- Hop on down to your local craft or hardware store.
- I recommend starting light, inexpensive, and easy to work with. 20 gauge copper, even the silver toned stuff in the beading section is a good way to cut your teeth.
- You'll need two pairs of pliers sutable for the size wire you're working with. Small flat nose pliers work perfectly for small wire. Heavy gauge wire calls for maybe a six or eight inch pair of linesman pliers. Remember that pliers with teeth will scratch soft metal, but go with what you can find easily. This is just practice.
- Side cutting pliers (wire cutters) the jaws will be sortof football shaped and sharpened. Heavy gauge will require something like mini-bolt cutters.
- A mandrel. Don't ask the guys at the hardware store for a mandrel, they'll look at you funny. What you're looking for is something to wrap wire around to make a spring. Pen barrels, metal rods, knitting needles, even a screwdriver.
- Gloves, please wear gloves, heavy work gloves.
- Eye protection. Flying metal can seriously ruin your chances of retaining binocular vision.
Now pull out some of that wire and wrap it around that mandrel. Learned a new word while you're at it. Wrap it tight and as consistantly as you can. You'll find a small hole drilled crosswise through your mandrel serves perfectly to secure the starting end of your coil. Turn the mandrel, it's easier than flopping wire around everywhere.
This is important: Always release the tension on a coiled wire slowly. You don't want to see the kinds of nasty cuts it could cause if you just let go. All metals will have a certian amount of springback, the percentage of bendyness they resist as it tries to return to it's orginal shape. Over a long distance like a length of wire, this means that free end can turn into a circular saw. So hold the free end of your wire tight, and carefully turn your mandrel the opposite direction. You don't really have to apply any more pressure than you need to keep it from spinning back on it's own. Once it's stopped working against you, you're good to let go. Another reason I suggested light copper over a heavy steel to start with, it's much easier to manage without building a more complex coiling rig.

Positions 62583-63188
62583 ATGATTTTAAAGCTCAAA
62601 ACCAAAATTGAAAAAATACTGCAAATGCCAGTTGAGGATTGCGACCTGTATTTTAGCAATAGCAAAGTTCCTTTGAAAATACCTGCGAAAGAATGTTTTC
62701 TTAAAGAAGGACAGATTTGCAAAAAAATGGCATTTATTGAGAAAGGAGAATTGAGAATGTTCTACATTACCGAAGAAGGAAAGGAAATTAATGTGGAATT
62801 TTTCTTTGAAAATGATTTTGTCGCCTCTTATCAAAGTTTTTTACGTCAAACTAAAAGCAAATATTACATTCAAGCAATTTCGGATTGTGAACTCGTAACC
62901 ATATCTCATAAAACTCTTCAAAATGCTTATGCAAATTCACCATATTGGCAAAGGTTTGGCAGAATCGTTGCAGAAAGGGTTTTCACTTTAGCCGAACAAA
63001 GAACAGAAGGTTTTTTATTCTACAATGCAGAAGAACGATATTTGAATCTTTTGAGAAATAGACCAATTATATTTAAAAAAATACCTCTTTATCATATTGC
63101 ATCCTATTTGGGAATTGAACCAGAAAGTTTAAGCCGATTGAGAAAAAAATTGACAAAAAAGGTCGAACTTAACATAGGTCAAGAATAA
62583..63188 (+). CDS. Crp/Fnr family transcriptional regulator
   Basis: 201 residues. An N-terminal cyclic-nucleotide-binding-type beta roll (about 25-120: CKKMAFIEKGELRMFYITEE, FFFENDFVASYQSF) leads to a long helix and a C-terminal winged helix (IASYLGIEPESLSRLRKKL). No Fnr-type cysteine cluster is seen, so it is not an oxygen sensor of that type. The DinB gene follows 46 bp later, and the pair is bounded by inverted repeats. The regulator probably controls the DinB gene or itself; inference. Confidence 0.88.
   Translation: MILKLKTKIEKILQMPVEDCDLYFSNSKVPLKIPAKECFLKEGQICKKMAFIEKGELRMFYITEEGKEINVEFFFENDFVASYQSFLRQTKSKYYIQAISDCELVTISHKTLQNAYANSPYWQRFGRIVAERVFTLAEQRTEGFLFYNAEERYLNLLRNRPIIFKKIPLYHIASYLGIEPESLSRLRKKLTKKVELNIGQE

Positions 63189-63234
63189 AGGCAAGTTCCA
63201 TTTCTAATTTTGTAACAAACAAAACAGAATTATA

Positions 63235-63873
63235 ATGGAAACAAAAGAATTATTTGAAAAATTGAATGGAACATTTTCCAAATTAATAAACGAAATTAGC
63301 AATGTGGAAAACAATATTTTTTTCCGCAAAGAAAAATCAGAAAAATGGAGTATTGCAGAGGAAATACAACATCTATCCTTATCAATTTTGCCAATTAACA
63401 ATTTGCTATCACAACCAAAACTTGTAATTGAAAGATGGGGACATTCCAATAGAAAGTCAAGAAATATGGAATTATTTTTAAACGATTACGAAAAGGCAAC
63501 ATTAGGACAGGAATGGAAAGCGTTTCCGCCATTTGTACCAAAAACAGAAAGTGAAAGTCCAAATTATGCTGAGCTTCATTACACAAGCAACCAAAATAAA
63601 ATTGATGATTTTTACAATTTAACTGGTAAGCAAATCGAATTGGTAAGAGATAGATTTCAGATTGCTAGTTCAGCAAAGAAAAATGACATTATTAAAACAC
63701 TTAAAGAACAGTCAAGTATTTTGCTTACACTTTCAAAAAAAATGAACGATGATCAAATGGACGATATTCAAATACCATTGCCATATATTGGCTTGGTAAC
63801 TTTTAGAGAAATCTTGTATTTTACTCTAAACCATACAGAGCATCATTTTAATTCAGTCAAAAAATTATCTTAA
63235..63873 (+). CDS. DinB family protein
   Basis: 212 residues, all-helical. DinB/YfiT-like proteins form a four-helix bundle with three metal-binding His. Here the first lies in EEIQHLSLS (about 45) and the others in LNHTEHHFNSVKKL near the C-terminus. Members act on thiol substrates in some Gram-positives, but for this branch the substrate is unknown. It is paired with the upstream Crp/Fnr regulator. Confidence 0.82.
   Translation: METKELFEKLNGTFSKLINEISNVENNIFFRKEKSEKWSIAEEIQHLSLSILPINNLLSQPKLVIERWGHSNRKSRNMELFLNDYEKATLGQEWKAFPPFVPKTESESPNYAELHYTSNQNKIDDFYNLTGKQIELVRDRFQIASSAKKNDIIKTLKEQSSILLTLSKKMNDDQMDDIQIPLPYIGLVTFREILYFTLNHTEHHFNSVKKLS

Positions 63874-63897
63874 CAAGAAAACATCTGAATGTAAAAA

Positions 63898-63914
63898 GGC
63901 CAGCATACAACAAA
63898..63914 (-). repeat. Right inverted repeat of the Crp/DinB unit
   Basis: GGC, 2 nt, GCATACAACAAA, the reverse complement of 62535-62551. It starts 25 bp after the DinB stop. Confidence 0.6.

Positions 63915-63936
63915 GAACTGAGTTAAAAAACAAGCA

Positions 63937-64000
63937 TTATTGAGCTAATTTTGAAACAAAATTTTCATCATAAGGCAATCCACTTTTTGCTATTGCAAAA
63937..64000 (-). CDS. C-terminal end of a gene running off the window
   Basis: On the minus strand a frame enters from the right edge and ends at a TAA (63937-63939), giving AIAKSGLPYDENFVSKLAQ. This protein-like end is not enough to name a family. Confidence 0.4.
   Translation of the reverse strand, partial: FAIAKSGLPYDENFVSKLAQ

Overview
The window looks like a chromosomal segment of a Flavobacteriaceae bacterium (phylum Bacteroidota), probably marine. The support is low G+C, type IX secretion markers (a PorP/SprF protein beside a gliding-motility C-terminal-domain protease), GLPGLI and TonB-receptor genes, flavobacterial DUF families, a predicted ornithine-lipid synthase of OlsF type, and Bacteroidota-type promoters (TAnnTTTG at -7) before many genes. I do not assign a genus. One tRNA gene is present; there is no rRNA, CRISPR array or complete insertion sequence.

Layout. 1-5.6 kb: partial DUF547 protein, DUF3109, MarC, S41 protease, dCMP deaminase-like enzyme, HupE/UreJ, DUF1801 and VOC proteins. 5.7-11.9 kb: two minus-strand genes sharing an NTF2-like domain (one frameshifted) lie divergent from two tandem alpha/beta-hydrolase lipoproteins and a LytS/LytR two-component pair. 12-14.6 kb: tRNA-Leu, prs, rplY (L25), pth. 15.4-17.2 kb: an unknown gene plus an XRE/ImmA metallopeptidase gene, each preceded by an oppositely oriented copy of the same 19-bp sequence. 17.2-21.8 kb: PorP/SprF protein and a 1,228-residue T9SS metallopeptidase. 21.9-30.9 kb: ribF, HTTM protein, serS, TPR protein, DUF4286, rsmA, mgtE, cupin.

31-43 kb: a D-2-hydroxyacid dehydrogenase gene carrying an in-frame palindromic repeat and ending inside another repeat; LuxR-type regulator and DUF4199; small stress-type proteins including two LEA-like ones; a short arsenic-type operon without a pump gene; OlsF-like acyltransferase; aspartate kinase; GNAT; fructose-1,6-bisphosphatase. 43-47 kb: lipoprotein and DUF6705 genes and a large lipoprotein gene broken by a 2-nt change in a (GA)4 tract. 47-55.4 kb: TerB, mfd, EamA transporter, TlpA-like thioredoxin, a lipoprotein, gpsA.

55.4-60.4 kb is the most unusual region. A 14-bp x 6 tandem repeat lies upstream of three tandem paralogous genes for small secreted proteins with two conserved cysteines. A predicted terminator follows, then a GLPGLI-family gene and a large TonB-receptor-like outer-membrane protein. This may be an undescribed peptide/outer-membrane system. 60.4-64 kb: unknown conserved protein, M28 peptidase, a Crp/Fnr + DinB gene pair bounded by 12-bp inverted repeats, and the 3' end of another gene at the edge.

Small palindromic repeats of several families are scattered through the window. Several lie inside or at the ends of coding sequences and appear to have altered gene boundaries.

So your spring, coil, worm, whatever you want to call it, is done, you've carfully eased the tension off the wire. Cut off the spool end then the secured end with your angle cutters and slide the coil off. All you have to do is clip each turn lengthwise from the coil. making short springs of only one turn, essentially.
Now you have rings. After a short break, we'll move on to Step Two: Weaving Chainmail. Where I'll talk about opening and closing rings properly, and introducing you to your first chainmail weave.